Chandogya, Upanishads: Chapter 8.4.1

There is a bridge between time and Eternity; and this bridge is Atman, the Spirit of Man.  Neither day nor night cross that bridge, nor old age, nor death nor sorrow.

Evil or sin cannot cross that bridge, because the world of Sprit is pure.  This is why then this bridge has been crossed, the eyes of the blind can see, the wounds of the wounded are healed, and the sick man becomes whole from his sickness.

To one who goes over that bridge, the night becomes like unto day; because in the worlds of the Spirit there is a light which is everlasting.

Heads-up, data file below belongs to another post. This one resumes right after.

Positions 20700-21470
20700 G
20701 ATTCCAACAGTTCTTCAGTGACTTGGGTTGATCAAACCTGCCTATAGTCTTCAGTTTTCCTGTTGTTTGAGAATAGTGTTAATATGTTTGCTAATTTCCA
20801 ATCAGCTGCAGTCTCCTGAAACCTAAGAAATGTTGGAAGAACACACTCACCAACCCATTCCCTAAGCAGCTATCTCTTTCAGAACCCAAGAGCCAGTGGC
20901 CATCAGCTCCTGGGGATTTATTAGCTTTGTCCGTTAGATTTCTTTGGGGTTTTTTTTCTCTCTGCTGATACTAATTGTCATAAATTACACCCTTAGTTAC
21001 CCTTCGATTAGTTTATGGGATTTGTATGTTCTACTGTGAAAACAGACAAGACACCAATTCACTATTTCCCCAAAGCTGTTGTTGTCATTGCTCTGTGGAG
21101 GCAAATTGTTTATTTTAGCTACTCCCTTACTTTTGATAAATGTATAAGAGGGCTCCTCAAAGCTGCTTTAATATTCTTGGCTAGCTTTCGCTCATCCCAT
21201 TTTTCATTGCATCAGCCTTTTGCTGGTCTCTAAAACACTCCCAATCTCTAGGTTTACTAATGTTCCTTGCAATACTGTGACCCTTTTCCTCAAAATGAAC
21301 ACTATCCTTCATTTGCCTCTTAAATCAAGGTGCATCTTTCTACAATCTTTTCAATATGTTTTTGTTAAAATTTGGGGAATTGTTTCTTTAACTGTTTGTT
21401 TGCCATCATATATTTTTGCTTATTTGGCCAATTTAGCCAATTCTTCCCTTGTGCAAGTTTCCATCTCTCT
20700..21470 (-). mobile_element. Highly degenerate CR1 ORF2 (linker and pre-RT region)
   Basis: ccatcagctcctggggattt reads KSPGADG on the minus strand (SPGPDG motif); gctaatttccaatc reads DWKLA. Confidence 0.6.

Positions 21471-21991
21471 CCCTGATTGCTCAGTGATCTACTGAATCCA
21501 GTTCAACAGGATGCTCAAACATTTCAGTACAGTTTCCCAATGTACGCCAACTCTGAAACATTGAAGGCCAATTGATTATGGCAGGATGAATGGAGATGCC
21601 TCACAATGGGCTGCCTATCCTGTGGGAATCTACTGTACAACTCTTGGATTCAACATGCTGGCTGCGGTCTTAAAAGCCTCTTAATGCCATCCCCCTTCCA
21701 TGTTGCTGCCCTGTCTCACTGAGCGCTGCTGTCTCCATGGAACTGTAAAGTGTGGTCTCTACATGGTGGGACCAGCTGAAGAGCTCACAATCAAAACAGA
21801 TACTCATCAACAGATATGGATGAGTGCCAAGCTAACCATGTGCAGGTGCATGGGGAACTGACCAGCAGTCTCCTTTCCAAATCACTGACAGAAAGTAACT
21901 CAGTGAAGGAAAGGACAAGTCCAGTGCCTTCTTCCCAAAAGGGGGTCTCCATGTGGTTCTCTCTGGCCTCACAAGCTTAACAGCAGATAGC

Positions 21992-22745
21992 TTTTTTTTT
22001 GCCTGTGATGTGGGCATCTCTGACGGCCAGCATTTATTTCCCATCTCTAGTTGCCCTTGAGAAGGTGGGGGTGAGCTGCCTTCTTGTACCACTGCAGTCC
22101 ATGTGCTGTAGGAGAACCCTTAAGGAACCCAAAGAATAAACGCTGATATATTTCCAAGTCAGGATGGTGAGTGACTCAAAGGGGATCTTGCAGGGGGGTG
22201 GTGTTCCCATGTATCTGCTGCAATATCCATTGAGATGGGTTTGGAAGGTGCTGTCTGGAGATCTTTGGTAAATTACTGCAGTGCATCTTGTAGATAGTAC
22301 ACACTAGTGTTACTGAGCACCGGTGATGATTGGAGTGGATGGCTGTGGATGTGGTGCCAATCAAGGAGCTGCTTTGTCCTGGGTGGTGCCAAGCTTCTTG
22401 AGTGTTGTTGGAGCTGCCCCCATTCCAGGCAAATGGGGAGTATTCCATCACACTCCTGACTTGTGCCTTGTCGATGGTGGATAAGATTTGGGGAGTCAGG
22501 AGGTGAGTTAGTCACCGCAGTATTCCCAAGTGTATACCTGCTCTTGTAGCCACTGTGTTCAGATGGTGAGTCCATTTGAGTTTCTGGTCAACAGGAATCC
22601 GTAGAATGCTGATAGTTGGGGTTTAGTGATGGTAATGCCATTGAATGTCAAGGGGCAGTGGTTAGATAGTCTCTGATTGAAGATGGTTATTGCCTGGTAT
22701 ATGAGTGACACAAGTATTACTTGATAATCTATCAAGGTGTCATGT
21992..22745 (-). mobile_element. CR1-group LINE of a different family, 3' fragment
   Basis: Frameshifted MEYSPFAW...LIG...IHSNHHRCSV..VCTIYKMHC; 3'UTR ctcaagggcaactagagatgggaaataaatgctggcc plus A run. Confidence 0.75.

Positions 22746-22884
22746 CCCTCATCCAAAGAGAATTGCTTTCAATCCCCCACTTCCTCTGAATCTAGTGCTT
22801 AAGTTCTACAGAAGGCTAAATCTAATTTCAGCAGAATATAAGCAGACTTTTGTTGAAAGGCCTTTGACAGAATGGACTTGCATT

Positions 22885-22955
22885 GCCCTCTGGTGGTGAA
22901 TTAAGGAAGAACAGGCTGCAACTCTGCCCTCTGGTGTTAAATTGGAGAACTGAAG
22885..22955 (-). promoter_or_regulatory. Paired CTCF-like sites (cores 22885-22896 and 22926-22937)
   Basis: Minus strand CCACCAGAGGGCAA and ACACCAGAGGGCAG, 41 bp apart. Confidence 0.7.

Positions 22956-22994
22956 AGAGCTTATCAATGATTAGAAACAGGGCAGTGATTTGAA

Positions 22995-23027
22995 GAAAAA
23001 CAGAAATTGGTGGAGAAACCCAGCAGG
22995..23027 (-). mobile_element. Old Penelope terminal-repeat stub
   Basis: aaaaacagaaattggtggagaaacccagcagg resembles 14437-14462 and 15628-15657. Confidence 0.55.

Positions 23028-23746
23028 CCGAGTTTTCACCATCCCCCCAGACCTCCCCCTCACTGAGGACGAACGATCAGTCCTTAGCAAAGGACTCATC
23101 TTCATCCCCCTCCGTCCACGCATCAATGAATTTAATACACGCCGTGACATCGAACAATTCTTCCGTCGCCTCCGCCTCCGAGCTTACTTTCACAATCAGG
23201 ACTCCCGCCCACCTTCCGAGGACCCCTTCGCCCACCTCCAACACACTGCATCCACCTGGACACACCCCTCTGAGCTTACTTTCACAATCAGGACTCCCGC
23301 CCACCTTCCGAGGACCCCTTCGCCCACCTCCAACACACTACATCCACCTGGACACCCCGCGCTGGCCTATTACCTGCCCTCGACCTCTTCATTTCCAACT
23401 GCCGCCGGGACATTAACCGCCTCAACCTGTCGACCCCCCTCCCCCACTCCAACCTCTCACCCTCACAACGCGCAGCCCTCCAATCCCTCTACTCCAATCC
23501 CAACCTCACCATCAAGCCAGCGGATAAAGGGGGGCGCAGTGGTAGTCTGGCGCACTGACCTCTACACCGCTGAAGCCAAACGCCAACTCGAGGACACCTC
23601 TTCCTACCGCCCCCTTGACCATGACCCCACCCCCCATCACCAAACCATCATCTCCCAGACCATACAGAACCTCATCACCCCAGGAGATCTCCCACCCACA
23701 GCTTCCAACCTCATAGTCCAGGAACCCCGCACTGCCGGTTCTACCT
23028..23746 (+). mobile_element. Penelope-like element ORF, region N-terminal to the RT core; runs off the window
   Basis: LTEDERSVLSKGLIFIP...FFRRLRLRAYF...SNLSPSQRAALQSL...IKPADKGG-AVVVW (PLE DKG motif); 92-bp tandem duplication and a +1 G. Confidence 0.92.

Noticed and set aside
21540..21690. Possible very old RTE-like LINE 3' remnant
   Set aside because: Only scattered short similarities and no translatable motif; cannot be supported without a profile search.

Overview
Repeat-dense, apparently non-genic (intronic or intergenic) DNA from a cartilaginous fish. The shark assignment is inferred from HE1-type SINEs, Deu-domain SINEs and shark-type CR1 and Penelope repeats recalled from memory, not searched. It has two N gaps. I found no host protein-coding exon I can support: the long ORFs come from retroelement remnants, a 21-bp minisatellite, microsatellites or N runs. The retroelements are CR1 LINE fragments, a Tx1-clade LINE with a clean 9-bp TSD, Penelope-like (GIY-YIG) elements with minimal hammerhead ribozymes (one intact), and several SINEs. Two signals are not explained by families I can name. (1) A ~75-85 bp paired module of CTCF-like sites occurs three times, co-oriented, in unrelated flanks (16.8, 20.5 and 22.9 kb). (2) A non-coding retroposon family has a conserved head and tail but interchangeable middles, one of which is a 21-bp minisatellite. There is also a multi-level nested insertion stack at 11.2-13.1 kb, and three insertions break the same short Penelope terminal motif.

Commentary on Chapter 8.4.1

  1. ambrose_mnemopolous Post author

    The phrase, “the night becomes like unto day” echoes the Jodeo-Christian formula, “nox sicut dies illuminabitur,” or, “the night shines like the day for you.”

    Similar formulations are found elsewhere in the Upanishads, in the Psalms, and in Isaiah.

Leave a Reply

The Chandogya Upanishad is one of the "primary" (mukhya) Upanishads. Together with the Jaiminiya Upanishad Brahmana and the Brihadaranyaka Upanishad it ranks among the oldest Upanishads, still dating to the Brahmana period of Vedic Sanskrit (before sixth century BCE). It is associated with the Kauthuma Shakha of the Samaveda. It figures as number 9 in the Muktika canon of 108 Upanishads.